Hiroyuki Sanada as Toranaga in Shōgun
Movies - TV
7 Ways Shōgun’s First Episode Is Already Different Than The Book
1. Culture Shock
While the show does emphasize cultural differences between Blackthorn and the Japanese, the book emphasizes how much of a shock this is for him.
The first few hundred pages of the book show Blackthorn struggling to communicate basic ideas. There are also many moments where both cultures are perplexed by the other values.
2. Language Barrier
Much of the book centers around linguistic misunderstandings. This constant source of conflict helps make Blackthorn’s development feel more satisfying.
The show glosses over this issue. There are several moments in the first two episodes where Blackthorn can easily communicate ideas with gestures.
3. Early Intro
While Toranaga’s storyline is mostly unchanged, the show introduces him early in the first episode as he navigates complicated Japanese politics.
The change gives viewers an idea of what the show will be about. However, the book slowly builds up to the uneasy alliance between Blackthorne and Toranaga.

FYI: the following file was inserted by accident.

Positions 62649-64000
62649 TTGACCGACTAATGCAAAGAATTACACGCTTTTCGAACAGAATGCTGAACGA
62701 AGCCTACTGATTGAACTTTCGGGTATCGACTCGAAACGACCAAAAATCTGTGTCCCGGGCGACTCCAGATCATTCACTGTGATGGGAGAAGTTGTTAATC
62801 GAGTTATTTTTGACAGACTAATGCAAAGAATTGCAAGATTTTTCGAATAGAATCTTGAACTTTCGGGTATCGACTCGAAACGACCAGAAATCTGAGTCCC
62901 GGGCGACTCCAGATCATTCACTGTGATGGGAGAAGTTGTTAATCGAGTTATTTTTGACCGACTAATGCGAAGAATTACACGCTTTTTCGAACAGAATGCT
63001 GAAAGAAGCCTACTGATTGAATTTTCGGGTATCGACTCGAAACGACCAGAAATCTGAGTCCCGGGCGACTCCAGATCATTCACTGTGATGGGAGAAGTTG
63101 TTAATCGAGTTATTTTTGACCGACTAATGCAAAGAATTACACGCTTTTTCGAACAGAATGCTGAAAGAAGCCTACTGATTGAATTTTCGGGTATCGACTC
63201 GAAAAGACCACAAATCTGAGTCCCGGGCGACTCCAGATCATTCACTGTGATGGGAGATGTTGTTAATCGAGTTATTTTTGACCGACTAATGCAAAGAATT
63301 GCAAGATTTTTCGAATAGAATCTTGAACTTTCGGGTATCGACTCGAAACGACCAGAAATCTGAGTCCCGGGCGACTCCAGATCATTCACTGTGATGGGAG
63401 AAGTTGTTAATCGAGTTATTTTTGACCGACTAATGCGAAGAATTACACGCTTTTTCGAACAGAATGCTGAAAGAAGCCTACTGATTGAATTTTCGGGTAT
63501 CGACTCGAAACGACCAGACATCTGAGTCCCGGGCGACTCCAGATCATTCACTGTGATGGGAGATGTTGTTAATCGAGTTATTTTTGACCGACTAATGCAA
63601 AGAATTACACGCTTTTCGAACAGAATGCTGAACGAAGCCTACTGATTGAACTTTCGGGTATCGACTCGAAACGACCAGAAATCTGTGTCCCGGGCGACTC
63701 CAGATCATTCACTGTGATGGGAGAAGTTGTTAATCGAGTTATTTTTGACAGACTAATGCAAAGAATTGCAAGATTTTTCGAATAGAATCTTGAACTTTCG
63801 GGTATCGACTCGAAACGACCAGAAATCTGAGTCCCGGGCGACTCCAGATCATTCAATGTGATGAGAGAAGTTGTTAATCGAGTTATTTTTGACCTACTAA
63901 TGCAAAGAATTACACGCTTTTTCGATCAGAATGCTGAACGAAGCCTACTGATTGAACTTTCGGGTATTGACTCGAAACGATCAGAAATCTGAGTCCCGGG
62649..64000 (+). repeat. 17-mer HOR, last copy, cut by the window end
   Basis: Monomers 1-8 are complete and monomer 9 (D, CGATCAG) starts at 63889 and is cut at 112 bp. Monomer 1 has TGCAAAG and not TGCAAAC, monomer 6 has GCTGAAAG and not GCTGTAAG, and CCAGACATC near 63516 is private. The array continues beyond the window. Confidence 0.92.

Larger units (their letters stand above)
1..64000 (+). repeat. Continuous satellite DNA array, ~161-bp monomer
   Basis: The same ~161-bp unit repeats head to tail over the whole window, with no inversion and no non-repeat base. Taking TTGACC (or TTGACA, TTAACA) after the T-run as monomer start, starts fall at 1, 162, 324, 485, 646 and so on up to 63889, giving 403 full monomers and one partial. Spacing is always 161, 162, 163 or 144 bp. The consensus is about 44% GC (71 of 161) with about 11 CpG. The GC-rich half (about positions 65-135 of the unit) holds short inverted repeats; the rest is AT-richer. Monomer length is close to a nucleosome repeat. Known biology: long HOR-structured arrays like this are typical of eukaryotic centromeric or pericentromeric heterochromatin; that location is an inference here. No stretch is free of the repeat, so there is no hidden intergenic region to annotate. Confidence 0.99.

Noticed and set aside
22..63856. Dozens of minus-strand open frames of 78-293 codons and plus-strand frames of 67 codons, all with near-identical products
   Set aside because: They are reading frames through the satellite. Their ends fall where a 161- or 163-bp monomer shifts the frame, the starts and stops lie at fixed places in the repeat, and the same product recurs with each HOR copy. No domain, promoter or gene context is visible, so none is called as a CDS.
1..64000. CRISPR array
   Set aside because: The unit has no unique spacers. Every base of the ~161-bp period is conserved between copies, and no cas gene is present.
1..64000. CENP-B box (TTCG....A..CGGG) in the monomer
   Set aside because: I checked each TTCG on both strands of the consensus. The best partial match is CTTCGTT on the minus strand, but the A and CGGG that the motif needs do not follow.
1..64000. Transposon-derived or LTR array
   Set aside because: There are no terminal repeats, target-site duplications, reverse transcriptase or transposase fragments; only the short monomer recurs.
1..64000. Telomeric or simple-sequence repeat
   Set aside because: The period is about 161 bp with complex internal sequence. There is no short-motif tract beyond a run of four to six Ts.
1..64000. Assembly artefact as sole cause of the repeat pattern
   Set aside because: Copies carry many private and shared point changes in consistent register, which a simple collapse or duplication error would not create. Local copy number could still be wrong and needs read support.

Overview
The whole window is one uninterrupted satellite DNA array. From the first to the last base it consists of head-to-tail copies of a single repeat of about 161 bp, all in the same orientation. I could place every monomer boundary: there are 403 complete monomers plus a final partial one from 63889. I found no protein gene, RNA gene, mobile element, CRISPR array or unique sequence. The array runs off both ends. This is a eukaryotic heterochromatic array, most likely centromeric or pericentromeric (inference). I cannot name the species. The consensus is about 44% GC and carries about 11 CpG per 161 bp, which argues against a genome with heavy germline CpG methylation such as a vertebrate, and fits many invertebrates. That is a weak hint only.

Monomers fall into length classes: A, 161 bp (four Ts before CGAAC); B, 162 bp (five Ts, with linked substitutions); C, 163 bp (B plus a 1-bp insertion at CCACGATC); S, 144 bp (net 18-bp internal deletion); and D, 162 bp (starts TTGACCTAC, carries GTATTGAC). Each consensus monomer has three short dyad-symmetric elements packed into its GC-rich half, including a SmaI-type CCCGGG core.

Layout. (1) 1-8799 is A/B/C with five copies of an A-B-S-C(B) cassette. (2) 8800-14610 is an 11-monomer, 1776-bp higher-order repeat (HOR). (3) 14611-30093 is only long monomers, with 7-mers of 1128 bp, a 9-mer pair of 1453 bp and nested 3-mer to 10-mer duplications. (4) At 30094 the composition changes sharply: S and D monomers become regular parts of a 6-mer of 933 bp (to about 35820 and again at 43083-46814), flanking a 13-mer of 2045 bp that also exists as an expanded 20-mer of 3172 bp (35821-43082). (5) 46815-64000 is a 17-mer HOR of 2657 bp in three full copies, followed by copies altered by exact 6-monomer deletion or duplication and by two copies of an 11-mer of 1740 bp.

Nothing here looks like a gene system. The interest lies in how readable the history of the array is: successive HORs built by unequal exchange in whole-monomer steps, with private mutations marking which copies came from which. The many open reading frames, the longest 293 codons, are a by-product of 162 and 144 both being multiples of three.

4. Seppuku
The act of Seppuku — a Samurai committing suicide to atone for a shameful mistake — is done frequently in the book, but the show places less emphasis on it.
Seppuku is another example of the show’s downplayed culture clash. In the book, Blackthorn sees this as the Samurai’s apparent lack of regard for their lives.
5. Blackthorne
Throughout the book, Blackthorne constantly lies to improve his position. This character flaw, however, is much more toned down in the show.
In the novel, Blackthorn allows the priest to believe that he’s a fellow Spaniard and, through this deception, learns much about the political situation in Japan.